Today’s writing 101 prompt is to write about a loss. While it also said it doesn’t have to be a sad post, this will be. So, I’ll take this opportunity to apologise in advance.
We’ll start at the beginning. My Nan was due to have an operation on her hip but, her blood tests made the doctors postpone the operation and sent her for more bloods. Her white blood cells were dropping, fast. In the end, they decided on a bone marrow biopsy. The results? Leukemia.
I remember finding out like it was yesterday. I was about to go to the gym for my weekly kickfit session. I broke. I sank down the side of my bed and just cried. The gym was welcome – it was punchbag time!
We were all reassured that they’d caught it at the beginning, that an intense round of chemo would sort it, make it go away. I believed them. For some reason, I trusted them. I’d just started to get close to my Nan, I was training to be a nurse, following in her early career footsteps (she gave up nursing and did 100 other things), we were talking all the time. For the first time in my life, I really felt as though I had her in my life.
Then, after we’d thrown her a surprise party for her and Granddads 25th wedding anniversary, she went back into hospital for more treatment – it would be okay, she said. She was okay, she said. Then the phonecall. There was nothing left they could do. Chemo would give her more time, but she just wasn’t responding the way they’d hoped. We’d even got a bone marrow donor ready for when she was well enough! She refused the extra chemo. She wanted to enjoy what time she had left. 6 months they said.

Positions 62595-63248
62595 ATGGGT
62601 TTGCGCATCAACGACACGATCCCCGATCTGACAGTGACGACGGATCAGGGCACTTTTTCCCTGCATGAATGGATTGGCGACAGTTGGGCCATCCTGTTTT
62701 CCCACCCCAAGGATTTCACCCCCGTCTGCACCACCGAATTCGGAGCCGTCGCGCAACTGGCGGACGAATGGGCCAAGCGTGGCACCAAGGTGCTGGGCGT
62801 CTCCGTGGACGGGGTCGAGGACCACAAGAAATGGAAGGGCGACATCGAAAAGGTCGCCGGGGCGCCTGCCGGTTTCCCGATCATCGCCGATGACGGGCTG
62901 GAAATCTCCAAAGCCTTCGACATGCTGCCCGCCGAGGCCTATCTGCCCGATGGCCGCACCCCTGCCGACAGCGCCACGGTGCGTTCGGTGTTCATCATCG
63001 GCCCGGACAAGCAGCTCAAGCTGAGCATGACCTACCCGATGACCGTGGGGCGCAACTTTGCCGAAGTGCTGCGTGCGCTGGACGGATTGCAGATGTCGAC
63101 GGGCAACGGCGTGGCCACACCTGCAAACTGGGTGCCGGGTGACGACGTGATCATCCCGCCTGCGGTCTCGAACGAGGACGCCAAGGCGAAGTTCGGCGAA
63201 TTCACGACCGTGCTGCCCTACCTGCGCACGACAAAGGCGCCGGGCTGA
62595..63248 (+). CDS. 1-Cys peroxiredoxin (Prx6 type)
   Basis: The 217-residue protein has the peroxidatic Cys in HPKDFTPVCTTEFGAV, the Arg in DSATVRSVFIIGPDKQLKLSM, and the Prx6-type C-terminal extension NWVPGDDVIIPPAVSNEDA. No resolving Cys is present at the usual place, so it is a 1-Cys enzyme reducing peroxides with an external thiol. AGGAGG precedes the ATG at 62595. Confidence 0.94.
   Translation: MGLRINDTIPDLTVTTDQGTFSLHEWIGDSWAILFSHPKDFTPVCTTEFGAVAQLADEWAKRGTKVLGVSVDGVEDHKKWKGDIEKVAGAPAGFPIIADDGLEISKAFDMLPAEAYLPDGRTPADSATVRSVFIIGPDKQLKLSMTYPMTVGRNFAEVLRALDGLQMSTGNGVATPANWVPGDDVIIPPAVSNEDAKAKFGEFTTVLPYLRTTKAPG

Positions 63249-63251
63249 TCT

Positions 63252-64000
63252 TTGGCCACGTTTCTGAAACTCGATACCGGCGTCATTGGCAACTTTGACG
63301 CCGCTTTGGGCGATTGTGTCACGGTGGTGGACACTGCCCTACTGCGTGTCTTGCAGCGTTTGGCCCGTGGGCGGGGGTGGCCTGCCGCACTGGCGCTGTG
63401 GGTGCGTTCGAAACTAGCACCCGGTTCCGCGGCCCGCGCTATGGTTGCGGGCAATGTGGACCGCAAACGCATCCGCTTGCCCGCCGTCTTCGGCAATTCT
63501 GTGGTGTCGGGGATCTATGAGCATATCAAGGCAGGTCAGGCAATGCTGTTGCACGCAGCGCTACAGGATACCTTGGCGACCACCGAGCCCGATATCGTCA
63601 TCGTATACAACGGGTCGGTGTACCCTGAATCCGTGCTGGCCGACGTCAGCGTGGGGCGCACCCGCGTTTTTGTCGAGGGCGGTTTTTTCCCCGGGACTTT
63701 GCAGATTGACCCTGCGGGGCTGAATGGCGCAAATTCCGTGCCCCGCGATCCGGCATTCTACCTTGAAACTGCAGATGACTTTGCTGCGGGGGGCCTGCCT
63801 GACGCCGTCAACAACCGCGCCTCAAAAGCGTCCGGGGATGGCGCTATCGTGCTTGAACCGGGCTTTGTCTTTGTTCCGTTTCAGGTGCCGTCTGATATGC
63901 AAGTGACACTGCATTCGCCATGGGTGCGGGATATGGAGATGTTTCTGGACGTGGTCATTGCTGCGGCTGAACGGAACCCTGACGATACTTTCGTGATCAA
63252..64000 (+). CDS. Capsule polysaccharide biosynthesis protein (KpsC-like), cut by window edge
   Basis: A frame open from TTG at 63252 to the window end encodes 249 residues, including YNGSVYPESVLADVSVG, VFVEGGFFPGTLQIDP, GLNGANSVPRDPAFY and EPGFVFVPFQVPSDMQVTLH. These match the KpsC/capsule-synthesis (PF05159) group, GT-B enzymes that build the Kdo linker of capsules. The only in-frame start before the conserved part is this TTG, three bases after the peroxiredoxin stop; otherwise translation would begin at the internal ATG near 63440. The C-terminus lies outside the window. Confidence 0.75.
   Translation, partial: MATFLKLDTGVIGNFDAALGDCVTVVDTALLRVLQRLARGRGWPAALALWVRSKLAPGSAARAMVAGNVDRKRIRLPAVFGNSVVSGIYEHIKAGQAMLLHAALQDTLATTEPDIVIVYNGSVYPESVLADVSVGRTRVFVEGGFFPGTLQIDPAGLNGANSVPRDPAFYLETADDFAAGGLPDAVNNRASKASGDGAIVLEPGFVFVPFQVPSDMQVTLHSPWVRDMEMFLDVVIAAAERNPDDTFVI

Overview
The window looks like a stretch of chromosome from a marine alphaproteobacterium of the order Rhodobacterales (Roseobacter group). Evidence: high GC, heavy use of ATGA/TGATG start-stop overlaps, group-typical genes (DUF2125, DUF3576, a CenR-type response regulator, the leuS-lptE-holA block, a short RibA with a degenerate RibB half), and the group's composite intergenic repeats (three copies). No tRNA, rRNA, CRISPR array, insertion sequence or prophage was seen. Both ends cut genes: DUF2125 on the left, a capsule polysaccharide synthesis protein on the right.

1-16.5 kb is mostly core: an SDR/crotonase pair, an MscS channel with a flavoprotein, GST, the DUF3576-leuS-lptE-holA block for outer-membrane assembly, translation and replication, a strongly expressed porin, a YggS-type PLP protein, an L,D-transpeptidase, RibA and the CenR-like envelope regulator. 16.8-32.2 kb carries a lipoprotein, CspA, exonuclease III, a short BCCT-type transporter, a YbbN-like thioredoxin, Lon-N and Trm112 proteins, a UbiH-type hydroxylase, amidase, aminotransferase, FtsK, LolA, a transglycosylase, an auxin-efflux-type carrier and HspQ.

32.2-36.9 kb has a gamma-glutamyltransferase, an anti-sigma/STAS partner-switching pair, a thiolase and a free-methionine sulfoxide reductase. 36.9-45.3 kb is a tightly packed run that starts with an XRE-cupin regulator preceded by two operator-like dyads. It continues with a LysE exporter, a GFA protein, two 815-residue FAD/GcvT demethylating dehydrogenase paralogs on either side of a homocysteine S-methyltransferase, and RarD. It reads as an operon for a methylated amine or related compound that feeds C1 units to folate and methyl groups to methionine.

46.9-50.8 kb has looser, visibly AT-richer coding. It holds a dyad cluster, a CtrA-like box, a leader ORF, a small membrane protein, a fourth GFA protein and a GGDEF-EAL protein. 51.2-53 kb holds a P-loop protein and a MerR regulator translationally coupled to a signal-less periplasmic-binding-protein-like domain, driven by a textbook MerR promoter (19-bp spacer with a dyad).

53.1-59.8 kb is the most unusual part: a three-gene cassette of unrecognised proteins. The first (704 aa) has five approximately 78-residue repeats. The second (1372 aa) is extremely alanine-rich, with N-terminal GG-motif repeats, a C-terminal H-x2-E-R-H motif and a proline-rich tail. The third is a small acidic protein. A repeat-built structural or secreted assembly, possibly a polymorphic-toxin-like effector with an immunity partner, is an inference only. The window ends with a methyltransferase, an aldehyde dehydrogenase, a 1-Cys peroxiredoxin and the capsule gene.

For weeks, her levels didn’t change. She was okay. She was travelling around the country – they went to Scotland and back. She was seeing her friends, seeing her family. Then all of a sudden, she was in pain. A lot of pain. She was bruising easily. She told me on the Monday when she had an appointment with her consultant that they’ve stopped everything but her pain medication. That Friday, I lost my Nan. I lost Nanny. And I remember being told. I remember what I was eating, what I said to my Granddad, what I did straight after. I’ll never forget that day.
Saying goodbye to Nanny was the hardest thing I’ve ever done. She lay open until the funeral, I went to see her. I sat with her, told her I’d look after everyone. I told her that I loved her. But in truth, I haven’t said goodbye. I don’t think I ever will.
I’ve never, ever felt pain like losing my Nan. I miss her every single day.
I mean it when I say this. Treasure every second you have with your loved ones. I held too much anger for too long and I have to live with that regret forever.